Chances of saving with solar energy greater for Indiana farms than homes
February 5, 2015
Wally Tyner amid solar panels on the roof of Purdue's Knoy Hall. (Purdue Agricultural Communication / Tom Campbell)
WEST LAFAYETTE, Ind. - The probability of saving money by using solar energy rather than standard grid electricity is 92 percent for Indiana farm businesses and about 50 percent for homes, Purdue University energy economists find.
While current energy policies play key roles in providing incentives for the use of solar energy in Indiana, businesses have an additional cost-saving option not available to residences: Businesses can deduct their investment in solar from their revenues - a tax policy known as depreciation.
A benefit cost analysis conducted by Wally Tyner, the James and Lois Ackerman Professor of Agricultural Economics, and graduate student Jinho Jung showed that if homeowners could also depreciate the cost of installing solar energy systems, their chances of saving with solar would rise to about 90 percent.
"Under current law and policy, whether you lose or make money with solar as an Indiana homeowner is like throwing the dice - you don't know," Tyner said. "But solar is a clear economical choice for farm businesses. The tax advantage from depreciation makes a huge difference in the overall economics."
The use of solar energy, an emissions-free and inexhaustible resource, is expanding as new policies encourage the adoption of renewable energy sources. But many consumers are uncertain whether it is cheaper to operate and maintain solar energy systems than to buy standard grid electricity, particularly in Indiana where electricity prices are low compared with many other states. About 95 percent of Indiana's electricity comes from coal power, the cheapest energy source.
Tyner said the switch to solar power is hindered by policies that do not put solar on what he and Jung called a "level playing field" with coal power.
In Indiana, three policies provide tax-paying homeowners with incentives for using solar energy: net metering, which allows consumers to sell excess solar electricity back to the grid; financing through a home equity loan with tax deductible interest; and a federal tax credit for 30 percent of the installation costs of solar energy systems. Farm businesses can depreciate their investment in solar in addition to these three policies.
Tyner and Jung evaluated how the economics of using solar energy in homes and businesses would change in a scenario in which policies gave solar and coal power the same treatment. They removed the federal tax credit from solar energy since the credit is not available to coal power companies. They added depreciation to home solar energy systems since coal power companies can depreciate their building costs and applied a carbon tax to reflect the fact that solar energy does not emit carbon, unlike coal power.
In this scenario, Indiana farm businesses and homes would have about an 84 percent chance of saving money by generating electricity from solar rather than coal power.
"If you put solar energy and coal power on a level playing field, solar emerges as a clear winner," Tyner said. "Many more homes in this state would have it."
Tyner and Jung's analysis factored in multiple economic variables over 20 years, including the maintenance and repair costs of solar panels, economic inflation, the annual loan payment from financing, Indiana's climate and uncertainty in electricity prices.
An important finding, Tyner said, was that the analysis showed a carbon tax and the ability to depreciate an investment in solar would give as much incentive for adopting solar energy as the current federal tax credit does.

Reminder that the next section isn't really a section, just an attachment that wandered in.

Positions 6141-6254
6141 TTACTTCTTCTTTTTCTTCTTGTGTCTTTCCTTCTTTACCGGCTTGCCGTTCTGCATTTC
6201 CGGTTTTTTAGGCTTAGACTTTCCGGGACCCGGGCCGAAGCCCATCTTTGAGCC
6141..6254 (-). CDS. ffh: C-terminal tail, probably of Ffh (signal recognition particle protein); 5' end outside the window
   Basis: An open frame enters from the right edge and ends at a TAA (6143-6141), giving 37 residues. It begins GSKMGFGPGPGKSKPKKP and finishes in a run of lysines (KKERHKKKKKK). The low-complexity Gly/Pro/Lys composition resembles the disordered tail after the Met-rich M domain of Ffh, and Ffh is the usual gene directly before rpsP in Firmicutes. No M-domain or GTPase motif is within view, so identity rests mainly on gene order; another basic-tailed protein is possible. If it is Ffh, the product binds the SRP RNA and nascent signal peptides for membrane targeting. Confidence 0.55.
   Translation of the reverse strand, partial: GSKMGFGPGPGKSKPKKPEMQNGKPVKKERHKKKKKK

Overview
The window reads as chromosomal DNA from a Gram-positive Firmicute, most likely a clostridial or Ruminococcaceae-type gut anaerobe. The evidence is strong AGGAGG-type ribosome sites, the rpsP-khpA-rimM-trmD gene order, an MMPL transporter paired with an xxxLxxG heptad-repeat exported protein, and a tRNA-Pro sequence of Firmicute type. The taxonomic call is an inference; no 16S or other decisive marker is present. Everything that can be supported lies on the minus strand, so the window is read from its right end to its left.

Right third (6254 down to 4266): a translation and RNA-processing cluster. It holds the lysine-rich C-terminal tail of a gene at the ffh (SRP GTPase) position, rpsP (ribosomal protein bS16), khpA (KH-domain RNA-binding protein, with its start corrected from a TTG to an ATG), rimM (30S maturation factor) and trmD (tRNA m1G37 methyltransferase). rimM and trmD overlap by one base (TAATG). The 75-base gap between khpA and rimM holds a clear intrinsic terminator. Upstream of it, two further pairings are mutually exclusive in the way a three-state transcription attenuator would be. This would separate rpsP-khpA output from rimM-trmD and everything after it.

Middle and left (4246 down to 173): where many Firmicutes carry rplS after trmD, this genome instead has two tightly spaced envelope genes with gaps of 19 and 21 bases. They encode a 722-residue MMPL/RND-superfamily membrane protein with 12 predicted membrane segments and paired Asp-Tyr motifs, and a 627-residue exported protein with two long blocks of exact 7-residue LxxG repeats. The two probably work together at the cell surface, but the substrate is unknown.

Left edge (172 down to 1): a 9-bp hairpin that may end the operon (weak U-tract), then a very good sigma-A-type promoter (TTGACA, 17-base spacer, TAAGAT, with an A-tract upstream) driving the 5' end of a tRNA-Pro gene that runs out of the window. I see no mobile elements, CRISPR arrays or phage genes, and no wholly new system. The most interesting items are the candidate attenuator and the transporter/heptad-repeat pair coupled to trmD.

Tyner and Jung published a paper on the cost-efficiency of solar energy for Indiana homes in Energy Policy. The paper is available at http://www.sciencedirect.com/science/article/pii/S0301421514004807.
They also authored Economic and Policy Evaluation of Solar Energy for Indiana Business and Residential Application, an Extension publication comparing the costs of using solar energy in Indiana business and homes. The publication is available for free download from Purdue Extension's Education Store at https://mdc.itap.purdue.edu/item.asp?Item_Number=RE-9-W#.VNJD1UgijnI
Writer: Natalie van Hoose, 765-496-2050, firstname.lastname@example.org
Source: Wally Tyner, 765-494-0199, email@example.com
Economic and policy analysis for solar PV systems in Indiana
Jinho Jung 1; Wallace E. Tyner 1
1 Department of Agricultural Economics, Purdue University, 403 West State Street, West Lafayette, IN 47907-2056, USA
In recent years, the energy market in the U.S. and globally is expanding the production of renewable energy. Solar energy for electricity is also expanding in the U.S. Indiana is one of the states expanding solar energy with solar photovoltaic (PV) systems. Therefore, we conduct benefit cost analysis with several uncertain input variables to determine the economics of adopting solar PV systems in Indiana based in policy instruments that could increase adoption of solar PV systems. The specific objectives are analyses of the cost distribution of solar PV systems compared with grid electricity in homes and estimating the probability that solar can be cheaper than electricity from grids under different policy combinations. We first do the analysis under current policy and then the analysis under potential policy options for a variety of scenarios. Also, the results inform government policymakers on how effective the alternative policies for encouraging solar PV systems are. The results show that current policies are important in reducing the cost of solar PV systems. However, with current policies, there is only a 50-50 chance of solar being cheaper than electricity from grids. If potential policies are implemented, solar PV systems can be more economical than grid electricity.
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